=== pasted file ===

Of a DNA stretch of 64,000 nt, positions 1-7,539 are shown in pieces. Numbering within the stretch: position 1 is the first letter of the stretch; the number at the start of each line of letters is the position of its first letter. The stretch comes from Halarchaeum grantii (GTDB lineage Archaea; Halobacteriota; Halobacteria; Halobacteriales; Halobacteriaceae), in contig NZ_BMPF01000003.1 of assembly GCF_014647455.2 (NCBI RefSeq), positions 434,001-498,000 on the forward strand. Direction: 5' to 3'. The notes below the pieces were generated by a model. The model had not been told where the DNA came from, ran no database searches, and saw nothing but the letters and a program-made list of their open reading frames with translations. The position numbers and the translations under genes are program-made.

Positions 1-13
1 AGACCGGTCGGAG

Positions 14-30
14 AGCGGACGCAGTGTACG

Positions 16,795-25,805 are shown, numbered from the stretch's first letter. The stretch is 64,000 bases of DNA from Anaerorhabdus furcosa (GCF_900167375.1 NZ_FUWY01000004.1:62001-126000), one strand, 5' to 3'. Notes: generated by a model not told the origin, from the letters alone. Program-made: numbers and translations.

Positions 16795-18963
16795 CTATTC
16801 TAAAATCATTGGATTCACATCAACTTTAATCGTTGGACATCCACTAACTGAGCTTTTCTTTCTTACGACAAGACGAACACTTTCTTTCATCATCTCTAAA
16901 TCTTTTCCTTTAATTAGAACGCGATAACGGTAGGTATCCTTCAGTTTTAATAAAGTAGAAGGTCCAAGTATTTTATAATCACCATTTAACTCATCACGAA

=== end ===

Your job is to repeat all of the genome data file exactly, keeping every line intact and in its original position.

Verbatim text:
Of a DNA stretch of 64,000 nt, positions 1-7,539 are shown in pieces. Numbering within the stretch: position 1 is the first letter of the stretch; the number at the start of each line of letters is the position of its first letter. The stretch comes from Halarchaeum grantii (GTDB lineage Archaea; Halobacteriota; Halobacteria; Halobacteriales; Halobacteriaceae), in contig NZ_BMPF01000003.1 of assembly GCF_014647455.2 (NCBI RefSeq), positions 434,001-498,000 on the forward strand. Direction: 5' to 3'. The notes below the pieces were generated by a model. The model had not been told where the DNA came from, ran no database searches, and saw nothing but the letters and a program-made list of their open reading frames with translations. The position numbers and the translations under genes are program-made.

Positions 1-13
1 AGACCGGTCGGAG

Positions 14-30
14 AGCGGACGCAGTGTACG

Positions 16,795-25,805 are shown, numbered from the stretch's first letter. The stretch is 64,000 bases of DNA from Anaerorhabdus furcosa (GCF_900167375.1 NZ_FUWY01000004.1:62001-126000), one strand, 5' to 3'. Notes: generated by a model not told the origin, from the letters alone. Program-made: numbers and translations.

Positions 16795-18963
16795 CTATTC
16801 TAAAATCATTGGATTCACATCAACTTTAATCGTTGGACATCCACTAACTGAGCTTTTCTTTCTTACGACAAGACGAACACTTTCTTTCATCATCTCTAAA
16901 TCTTTTCCTTTAATTAGAACGCGATAACGGTAGGTATCCTTCAGTTTTAATAAAGTAGAAGGTCCAAGTATTTTATAATCACCATTTAACTCATCACGAA